One quilombo was developed on the Trombetas River, a tributary of the Amazon, at Pancada Falls, a treacherous waterway that the slaves could navigate but their hunters could not. Another was built at Bacabal, on the fluvial island of Marajo that separates the mouths of the Amazon and Para rivers, making a perfect setting for a quilombo. On the coast, rather than inland where most of the other quilombos were established, Bacabal was nonetheless equally inaccessible. The island’s 15,500 square miles of mangrove swamps surrounded by tricky tidal currents had a six-month rainy season, no roads and was located a great distance from the nearest landmass. The area also contained wildlife the slave hunters would rather not encounter, including giant swamp-dwelling anacondas and lots of alligators. Even today, getting to Marajo is a three-hour boat ride for visitors on Brazil tours, and the island’s few roads are elevated to keep them passable year-round.
Between one and three thousand quilombos still exist in various locations, some of which visitors may encounter during their travel to Brazil. Itipacura, in the northern state of Maranhao, its roads difficult to maintain during the rainy season, is still relatively inaccessible, and a place most Brazil tours don’t go. In the 1960s, a quilombo called Remanso was discovered near a popular attraction for visitors on Brazil tours, Chapada Diamantina National Park, in the interior of Bahia. The quilombo’s residents were unaware that slavery had been abolished decades earlier.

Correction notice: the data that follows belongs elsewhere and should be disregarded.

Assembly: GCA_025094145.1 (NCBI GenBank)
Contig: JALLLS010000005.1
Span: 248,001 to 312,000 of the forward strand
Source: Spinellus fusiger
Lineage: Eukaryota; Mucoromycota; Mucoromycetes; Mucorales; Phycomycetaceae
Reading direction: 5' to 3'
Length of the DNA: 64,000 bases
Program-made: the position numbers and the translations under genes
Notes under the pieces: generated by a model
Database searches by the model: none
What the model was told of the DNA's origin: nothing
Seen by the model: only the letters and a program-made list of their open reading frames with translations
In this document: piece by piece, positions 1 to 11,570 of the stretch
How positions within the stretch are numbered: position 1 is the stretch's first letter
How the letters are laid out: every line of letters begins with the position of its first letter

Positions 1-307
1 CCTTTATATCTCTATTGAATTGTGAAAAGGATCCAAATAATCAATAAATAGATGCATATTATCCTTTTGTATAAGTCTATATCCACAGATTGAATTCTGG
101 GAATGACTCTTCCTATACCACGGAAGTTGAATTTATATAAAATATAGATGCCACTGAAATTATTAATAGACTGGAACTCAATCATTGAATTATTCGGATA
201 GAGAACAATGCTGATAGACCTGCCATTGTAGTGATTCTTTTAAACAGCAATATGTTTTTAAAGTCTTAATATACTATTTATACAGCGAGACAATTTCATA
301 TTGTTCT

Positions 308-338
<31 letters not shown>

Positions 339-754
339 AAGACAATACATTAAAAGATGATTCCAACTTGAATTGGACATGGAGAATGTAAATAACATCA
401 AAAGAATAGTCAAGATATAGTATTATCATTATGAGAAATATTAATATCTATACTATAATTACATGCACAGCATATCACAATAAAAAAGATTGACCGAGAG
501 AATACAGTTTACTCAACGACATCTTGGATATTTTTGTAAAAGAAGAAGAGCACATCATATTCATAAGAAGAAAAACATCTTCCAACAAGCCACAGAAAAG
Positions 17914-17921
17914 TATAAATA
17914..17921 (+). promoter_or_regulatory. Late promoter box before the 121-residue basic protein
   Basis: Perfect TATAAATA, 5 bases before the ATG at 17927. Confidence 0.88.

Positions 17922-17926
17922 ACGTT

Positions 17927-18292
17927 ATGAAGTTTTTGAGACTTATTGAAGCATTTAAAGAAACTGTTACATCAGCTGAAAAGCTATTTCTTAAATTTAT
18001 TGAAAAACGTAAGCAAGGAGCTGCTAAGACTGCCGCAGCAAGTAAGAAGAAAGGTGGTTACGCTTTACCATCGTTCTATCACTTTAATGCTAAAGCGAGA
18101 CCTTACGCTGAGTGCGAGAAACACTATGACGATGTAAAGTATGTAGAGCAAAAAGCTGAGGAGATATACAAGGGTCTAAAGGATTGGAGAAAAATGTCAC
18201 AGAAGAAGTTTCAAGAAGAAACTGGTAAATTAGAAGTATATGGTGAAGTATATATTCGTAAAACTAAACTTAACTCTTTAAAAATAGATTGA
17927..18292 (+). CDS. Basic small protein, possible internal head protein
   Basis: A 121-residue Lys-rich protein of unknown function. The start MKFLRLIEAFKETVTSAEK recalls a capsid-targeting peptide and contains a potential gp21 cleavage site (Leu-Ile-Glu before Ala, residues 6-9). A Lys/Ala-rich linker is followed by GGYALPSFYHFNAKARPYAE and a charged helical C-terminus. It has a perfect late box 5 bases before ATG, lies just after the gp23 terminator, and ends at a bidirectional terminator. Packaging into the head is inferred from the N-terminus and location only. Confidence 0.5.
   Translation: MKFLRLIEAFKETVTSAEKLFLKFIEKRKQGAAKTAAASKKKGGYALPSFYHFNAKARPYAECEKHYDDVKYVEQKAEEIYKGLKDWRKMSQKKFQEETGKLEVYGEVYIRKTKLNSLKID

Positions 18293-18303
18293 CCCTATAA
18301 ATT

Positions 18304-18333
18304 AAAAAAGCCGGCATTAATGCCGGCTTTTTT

Since 1988, the country’s remaining quilombos have received protective status under Brazil’s constitution in an attempt to maintain the distinctive culture, unique history and dialects of these communities. The government is working to improve their living conditions. Various organizations, including the Rural Quilombo Communities of Maranhao, collectively represent the rights of the remaining inhabitants.
To learn more about the history of quilombos before embarking on their travel to Brazil, visitors may wish to watch the 2006 documentary by Leonard Abrams, called “Quilombo Country.” The film traces the history of these settlements as well as chronicling how the residents subsist in modern Brazil. During travel to Brazil, Southern Explorations’ ten-day Bahia Rhythms & Canyons trip stops at the village of Remanso where visitors on these Brazil tours will learn about its quilombo history.